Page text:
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Recollecting Freud
Isidor Sadger
Edited and introduced by Alan Dundes
Translated by Johanna Micaela Jacobsen and Alan Dundes



The first English translation of a "lost memoir" by Freud's disciple

“We are indebted to Alan Dundes for rescuing from oblivion this useful aid to understanding Sigmund Freud.”
—Morton I. Teicher, Jewish Journal

Available here for the first time in English, this eyewitness account by one of Freud's earliest students has been rediscovered for twenty-first-century readers. Isidor Sadger's recollections provide a unique window into the early days of the psychoanalytic movement—the internecine and ideological conflicts of Freud's disciples. They also illuminate Freud's own struggles: his delight in wit, his attitudes toward Judaism, and his strong opinions concerning lay, nonmedical analysts.

As a student, Sadger attended Freud's lectures from 1895 through 1904. Two years later Freud nominated Sadger to his Wednesday Psychological Society (later called the Viennese Psychoanalytic Society). Sadger, however, was not part of Freud's inner circle, but more a participant observer of the early years of the psychoanalytic movement and of Freud as teacher, therapist, and clinician.

Sadger was considered one of the most devoted followers of Freud and hoped to become one of Freud's "favorite sons." At the First Psychoanalytic Congress held in Salzburg in 1908, Sadger was chosen to be one of the principal speakers along with Freud, Jones, Alder, Jung, Prince, Rifkin, Abraham, and Stekel, an honor that bespeaks Sadger's early importance in the movement. But Freud and many of his disciples were also openly critical of Sadger's work, calling it at various times overly simplistic, unimaginative, reductionist, orthodox, and rigid.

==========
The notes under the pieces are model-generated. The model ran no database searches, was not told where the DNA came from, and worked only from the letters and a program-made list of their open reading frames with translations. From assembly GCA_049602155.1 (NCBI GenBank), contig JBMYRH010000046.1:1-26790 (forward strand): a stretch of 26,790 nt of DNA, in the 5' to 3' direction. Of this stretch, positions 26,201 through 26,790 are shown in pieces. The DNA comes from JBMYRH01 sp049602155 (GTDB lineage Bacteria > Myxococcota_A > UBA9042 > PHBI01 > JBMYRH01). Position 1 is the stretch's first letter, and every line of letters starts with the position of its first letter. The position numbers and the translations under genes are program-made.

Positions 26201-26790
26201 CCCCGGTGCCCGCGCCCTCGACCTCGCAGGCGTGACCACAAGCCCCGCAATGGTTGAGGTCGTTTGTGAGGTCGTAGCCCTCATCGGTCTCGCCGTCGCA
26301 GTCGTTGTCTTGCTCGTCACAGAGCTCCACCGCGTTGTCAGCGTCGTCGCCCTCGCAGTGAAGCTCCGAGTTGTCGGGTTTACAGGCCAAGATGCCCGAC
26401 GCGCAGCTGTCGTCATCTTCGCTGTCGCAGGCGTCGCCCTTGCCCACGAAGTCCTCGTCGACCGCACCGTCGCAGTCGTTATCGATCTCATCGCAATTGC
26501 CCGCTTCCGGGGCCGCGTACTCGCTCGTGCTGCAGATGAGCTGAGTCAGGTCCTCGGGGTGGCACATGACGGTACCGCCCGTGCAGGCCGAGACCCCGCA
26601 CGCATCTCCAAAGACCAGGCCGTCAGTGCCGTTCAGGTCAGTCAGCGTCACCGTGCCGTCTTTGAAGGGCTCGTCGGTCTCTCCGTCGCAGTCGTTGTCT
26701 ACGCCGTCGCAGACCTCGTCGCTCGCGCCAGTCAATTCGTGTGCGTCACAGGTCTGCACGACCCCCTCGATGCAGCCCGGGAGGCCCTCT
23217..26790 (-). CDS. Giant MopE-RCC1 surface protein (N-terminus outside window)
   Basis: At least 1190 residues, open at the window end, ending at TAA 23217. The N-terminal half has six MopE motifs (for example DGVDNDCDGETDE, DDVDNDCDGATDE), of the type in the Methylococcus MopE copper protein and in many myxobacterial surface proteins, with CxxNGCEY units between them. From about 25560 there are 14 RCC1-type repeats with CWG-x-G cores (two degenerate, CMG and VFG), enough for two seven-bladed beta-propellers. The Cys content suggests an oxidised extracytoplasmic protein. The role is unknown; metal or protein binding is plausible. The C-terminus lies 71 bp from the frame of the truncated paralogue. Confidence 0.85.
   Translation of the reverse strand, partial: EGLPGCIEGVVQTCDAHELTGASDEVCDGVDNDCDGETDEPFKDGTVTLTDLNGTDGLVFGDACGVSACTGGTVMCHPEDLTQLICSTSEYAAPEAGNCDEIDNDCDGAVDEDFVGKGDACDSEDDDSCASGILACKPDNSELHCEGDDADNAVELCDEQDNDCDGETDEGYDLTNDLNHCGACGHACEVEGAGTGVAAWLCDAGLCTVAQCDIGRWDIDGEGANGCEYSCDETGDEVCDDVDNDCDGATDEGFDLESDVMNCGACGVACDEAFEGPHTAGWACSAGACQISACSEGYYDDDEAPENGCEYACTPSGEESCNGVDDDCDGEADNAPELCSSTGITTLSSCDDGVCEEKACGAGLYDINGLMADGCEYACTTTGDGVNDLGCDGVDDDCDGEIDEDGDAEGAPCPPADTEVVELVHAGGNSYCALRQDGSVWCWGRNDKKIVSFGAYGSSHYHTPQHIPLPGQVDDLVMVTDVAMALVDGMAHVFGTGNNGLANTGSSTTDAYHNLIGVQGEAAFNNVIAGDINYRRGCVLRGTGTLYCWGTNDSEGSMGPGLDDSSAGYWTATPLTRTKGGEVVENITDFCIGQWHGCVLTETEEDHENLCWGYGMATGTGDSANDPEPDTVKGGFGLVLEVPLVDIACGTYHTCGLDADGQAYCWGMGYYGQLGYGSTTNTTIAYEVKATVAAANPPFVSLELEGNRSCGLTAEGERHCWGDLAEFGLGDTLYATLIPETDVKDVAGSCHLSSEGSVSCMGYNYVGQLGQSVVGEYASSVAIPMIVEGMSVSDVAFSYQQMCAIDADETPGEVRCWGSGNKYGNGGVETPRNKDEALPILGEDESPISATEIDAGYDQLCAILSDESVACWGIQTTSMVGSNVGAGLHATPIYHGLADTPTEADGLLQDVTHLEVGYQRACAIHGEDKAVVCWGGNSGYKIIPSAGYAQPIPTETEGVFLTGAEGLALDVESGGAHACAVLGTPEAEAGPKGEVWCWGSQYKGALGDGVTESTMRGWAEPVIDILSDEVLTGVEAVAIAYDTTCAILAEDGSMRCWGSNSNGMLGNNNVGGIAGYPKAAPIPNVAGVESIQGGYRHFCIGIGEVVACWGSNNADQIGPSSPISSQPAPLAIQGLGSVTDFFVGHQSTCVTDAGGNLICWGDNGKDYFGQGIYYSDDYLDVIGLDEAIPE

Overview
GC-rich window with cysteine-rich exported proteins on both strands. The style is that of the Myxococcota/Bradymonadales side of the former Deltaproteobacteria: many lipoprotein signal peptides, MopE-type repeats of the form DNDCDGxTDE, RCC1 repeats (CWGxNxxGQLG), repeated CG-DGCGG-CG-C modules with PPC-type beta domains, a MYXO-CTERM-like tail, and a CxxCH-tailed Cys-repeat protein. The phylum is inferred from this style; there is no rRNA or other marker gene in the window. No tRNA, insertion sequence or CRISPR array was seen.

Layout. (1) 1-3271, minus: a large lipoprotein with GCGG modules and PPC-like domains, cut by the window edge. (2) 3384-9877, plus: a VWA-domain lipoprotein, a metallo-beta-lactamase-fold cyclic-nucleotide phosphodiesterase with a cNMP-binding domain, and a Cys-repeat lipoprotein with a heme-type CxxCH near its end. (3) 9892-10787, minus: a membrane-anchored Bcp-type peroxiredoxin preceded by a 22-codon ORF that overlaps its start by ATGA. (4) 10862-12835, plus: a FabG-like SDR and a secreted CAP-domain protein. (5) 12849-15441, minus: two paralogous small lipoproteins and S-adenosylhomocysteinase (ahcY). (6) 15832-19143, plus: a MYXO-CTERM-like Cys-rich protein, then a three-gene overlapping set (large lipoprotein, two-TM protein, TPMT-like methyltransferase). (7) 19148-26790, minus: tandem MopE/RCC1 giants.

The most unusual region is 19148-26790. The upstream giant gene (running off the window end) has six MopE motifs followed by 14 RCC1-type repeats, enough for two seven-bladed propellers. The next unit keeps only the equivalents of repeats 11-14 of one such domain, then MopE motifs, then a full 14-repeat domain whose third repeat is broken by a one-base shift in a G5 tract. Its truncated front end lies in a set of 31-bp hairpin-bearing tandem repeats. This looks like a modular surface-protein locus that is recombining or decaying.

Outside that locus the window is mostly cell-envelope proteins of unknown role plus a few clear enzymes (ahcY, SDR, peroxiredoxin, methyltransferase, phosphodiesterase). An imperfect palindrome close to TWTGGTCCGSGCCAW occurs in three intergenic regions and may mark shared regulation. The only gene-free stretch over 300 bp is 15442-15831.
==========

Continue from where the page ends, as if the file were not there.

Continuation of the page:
In 1930 Sadger published his memoir, Sigmund Freud: Persönliche Erinnerungen. With the rise of Nazism and World War II, the book became lost to the world of psychoanalytic history. Recently, Alan Dundes learned of its existence and mounted a search that led him around the world to one of the few extant copies—in a research library in Japan. The result of his fascinating quest is Recollecting Freud, a long-lost personal account that provides invaluable insights into Freud and his social, cultural, and intellectual context.


“Credited as being one of the first practicing doctors of psychoanalysis, Sadger writes with a breathless fondness that makes the science’s dawning years sound like the founding of a new religion.” —Nathan Deuel, Village Voice

Isidor Isaak Sadger (1867–1942), a Viennese neurologist, was one of Freud's earliest and most devoted students. Alan Dundes (1934–2005), was professor of anthropology and folklore at the University of California, Berkeley, and published ten books with the University of Wisconsin Press, including Parsing Through Customs: Essays by a Freudian Folklorist; The Vampire: A Casebook; The Blood Libel Legend; and Cinderella: A Casebook. Johanna Micaela Jacobsen is completing her Ph.D. in Folklore and Folklife at the University of Pennsylvania and pursuing her research interests in the history of folkloristics in Germany.

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cover of Sadger has an old photo of Freud

FIRST PAPERBACK EDITION

August 2013
 
LC: 2004025672 BF
196 pp.   5 x 8 1/2
1 b/w photo

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ISBN 978-0-299-21104-2
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“[T]he memoir is short and a page turner. As a disciple, [Sadger] is obviously enamored, but just as obviously bitter from criticism by the master. The fascinating result puts the memoirist on the couch with the subject.”
—Choice, April 2005

“[A] valuable find for historians of psychoanalysis and an enjoyable introduction to the very human Freud.”
—E. James Lieberman, American Journal of Clinical Hypnosis


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